Forty-four years ago–well, on July 20th, 1969–we landed on the moon. Well, Apollo 11 landed on the moon. We’re all for living vicariously , though. Most of us are perfectly content with two feet planted firmly on the ground, but for others, what lies beyond in the farthest recesses of our solar system is just too intriguing to ignore. And, for the most part, your kids fall under the latter category. That’s why we’ve decided to celebrate the anniversary of our first visit to moon with a list of some of our favorite space- and astronaut-related books. They’re perfect for the youngsters who dream of one day blasting off into space and provide a glimpse into what already know — and what may be to come.
We already talked a little bit about living vicariously through others, and now your little one has the chance to join us. In Astronaut Handbook, McCarthy cleverly discusses the process of becoming an astronaut: The reader watches as four new recruits go about the training tasks, like riding the “Vomit Comet,” which is the plane ride that allows them to experience weightlessness. The illustrations are colorful and simple; the text is easy to read. And, although it’s recommended for a younger audience, this fun and light read will probably appeal to a wider age range. [Rated for ages 3 to 7]
We want to get something off our chest: This is an award-winning book. Phew — we couldn’t keep it in any longer. If You Decide to Go to the Moon is, simply put, the kid-version of a “how-to” guide on shooting off into space. What is your young astronaut going to need to pack? What can he do when he’s in space? McNulty answers these questions and more, guiding your kids through the process of space travel — and the process of coming home again. Young readers follow the main character, discovering facts about outer space and developing an even deeper interest in its mystery. [Rated for ages 4 to 8.]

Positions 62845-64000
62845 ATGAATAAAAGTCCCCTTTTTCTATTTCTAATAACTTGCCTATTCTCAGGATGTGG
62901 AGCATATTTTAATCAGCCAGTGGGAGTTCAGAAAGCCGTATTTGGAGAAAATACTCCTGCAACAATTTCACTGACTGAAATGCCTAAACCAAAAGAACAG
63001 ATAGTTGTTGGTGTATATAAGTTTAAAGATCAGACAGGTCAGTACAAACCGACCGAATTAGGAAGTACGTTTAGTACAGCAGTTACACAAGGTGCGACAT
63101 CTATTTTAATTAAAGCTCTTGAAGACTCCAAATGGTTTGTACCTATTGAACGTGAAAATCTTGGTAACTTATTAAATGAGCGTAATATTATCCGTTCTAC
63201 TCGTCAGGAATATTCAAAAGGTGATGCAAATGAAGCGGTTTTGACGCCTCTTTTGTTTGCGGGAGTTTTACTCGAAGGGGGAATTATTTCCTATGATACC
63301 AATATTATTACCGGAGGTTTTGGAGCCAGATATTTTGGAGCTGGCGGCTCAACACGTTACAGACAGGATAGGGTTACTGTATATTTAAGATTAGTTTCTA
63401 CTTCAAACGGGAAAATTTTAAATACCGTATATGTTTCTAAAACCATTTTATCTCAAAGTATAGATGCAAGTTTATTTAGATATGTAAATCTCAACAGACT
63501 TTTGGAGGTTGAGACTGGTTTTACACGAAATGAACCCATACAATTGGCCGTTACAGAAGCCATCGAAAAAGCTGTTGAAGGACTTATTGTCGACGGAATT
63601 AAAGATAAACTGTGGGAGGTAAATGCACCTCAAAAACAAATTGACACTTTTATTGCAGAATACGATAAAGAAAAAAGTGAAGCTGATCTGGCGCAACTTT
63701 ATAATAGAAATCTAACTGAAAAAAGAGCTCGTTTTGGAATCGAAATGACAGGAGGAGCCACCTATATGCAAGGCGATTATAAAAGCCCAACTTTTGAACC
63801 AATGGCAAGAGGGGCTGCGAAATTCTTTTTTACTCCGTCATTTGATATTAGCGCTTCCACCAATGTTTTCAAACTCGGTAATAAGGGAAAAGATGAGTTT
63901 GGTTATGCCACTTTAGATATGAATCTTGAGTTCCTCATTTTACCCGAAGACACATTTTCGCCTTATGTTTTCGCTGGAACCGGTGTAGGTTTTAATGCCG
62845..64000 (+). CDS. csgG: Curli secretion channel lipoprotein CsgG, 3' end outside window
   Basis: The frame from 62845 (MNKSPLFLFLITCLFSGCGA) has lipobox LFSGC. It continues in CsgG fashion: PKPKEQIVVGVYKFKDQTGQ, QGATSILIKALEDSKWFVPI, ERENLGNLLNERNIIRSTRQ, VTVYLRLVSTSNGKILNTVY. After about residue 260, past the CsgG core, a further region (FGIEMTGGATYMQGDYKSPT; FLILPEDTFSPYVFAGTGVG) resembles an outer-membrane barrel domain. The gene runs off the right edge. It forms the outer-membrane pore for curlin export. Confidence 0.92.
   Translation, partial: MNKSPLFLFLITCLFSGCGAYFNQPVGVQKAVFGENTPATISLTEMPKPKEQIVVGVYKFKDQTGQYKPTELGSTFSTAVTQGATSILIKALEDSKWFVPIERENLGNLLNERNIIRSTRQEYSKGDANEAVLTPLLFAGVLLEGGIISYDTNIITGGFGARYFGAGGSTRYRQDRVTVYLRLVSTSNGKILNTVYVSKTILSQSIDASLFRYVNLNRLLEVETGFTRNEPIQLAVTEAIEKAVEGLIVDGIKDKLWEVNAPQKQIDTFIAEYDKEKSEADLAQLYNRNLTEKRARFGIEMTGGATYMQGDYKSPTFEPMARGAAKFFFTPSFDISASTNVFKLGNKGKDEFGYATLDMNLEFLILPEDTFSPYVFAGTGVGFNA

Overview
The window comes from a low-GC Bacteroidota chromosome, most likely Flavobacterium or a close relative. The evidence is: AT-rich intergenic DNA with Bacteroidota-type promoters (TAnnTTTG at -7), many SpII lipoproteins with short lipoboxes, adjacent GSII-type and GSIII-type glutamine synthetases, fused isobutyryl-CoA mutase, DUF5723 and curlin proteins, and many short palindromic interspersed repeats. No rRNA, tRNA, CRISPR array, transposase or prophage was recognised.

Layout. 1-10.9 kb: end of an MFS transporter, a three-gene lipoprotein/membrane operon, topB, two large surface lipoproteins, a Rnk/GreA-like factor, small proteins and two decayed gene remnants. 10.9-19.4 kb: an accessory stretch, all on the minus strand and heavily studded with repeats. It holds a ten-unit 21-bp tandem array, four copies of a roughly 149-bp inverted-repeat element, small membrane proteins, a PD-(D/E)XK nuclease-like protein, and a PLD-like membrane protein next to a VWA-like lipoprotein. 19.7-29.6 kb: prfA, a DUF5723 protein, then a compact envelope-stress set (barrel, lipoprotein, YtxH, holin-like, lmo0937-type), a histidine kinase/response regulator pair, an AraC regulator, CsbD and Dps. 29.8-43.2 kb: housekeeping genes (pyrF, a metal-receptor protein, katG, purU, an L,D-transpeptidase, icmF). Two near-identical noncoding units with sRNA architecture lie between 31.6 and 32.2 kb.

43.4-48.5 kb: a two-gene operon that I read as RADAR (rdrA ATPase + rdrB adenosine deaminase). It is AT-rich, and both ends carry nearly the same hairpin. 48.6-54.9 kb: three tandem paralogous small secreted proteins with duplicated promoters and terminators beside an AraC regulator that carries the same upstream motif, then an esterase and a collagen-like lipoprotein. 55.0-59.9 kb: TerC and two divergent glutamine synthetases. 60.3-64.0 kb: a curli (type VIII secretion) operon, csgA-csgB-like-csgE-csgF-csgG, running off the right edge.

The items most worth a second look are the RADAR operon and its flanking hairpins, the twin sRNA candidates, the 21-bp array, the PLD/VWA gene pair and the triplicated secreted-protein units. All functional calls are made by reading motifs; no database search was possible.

This pick marks a shift from guide-style writing to fantasy: After answering a newspaper ad, two young boys find themselves not only building a spaceship, but also piloting it to a small, out-of-the-way planet that no else can even find. But, hey, the book was originally published in the 1950s, so space exploration was far less developed than it is now. Anyway, this is the first book in the Mushroom Planet series, so don’t be surprised if your kid asks to read the rest — they’re that good. [Rated for ages 8 and up.]
The first thing to keep in mind with The Astronaut Training Book for Kids is that it’s rather dated. Just look at that cover. But there’s also no denying that this book is as informative as it gets. What does being an astronaut entail? Just exactly what does it take to become one? Your kid will find answers to all of their astronaut-related questions here. Keep in mind that it’s slightly it’s more serious — and more mature, for that matter — than the other books: It has a history of space travel and suggestions for preparations for a career as an astronaut, including the schoolwork and the physical fitness required for joining national space and computer clubs. [Rated for ages 10 and up.]